The collision –or even a near-miss– of a neutron star and a main sequence star can possibly explain long-lived, bumpy supernovae and hypervelocity stars.
How does one measure the gravitational wave signal of a supernova if each event is unique? Is machine learning up to the task? Or is it unknowable?
Bright satellites have dire effects on the field of astronomy, indigenous religious practices life cycles, and our quality of living. Blue Walker 3 can outshine Venus in the night sky. AST plans to have 110 of these satellites by 2024.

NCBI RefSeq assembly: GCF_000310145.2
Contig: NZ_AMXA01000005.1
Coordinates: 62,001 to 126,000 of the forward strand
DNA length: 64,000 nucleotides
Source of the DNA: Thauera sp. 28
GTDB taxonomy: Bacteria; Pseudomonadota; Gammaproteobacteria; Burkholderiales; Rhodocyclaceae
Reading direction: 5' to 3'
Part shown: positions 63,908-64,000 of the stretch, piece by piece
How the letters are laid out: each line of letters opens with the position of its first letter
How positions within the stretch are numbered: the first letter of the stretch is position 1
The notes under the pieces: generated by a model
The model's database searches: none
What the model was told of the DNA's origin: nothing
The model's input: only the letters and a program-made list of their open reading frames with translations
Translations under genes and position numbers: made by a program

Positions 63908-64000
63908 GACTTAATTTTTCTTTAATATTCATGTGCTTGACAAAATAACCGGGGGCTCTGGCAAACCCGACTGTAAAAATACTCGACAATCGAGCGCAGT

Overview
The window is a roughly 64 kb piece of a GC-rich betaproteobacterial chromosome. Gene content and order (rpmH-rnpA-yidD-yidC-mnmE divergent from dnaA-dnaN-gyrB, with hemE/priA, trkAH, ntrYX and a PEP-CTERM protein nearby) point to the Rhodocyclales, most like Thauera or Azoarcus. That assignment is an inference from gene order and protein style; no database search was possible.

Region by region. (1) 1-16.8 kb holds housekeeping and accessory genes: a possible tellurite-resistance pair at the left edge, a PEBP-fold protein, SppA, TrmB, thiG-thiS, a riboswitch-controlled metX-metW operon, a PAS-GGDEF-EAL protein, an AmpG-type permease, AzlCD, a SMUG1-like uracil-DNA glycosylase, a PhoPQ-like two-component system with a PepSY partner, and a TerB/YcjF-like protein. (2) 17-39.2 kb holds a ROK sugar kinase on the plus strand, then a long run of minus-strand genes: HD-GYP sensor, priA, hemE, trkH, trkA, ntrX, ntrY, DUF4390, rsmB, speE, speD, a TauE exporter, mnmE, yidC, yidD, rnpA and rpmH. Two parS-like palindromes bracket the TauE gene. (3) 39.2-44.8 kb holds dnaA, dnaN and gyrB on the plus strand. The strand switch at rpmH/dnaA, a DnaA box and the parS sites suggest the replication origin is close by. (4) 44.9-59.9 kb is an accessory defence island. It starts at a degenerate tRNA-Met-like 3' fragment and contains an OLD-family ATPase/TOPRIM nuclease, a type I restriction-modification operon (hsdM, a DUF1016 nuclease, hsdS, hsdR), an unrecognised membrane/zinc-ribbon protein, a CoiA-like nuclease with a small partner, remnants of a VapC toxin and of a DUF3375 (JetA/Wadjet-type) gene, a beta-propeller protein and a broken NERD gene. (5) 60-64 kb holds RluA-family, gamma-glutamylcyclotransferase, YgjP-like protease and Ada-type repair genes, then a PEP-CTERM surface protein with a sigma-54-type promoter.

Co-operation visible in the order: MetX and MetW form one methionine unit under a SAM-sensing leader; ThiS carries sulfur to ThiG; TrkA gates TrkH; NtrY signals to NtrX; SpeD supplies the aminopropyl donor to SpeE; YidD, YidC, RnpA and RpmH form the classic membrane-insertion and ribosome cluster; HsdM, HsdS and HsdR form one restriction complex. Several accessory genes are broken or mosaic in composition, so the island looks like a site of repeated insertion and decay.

The authors of today’s paper simulate in impeccable detail the first few minutes of a binary-driven hypernova (the brighter cousin of a supernova) while paying close attention to how the dynamics affect the companion neutron star. They predict several observables from the process, including what has been observed in the gamma ray burst event GRB 190829A.
History has been made! The first magnetic field inside a main-sequence star has been measured!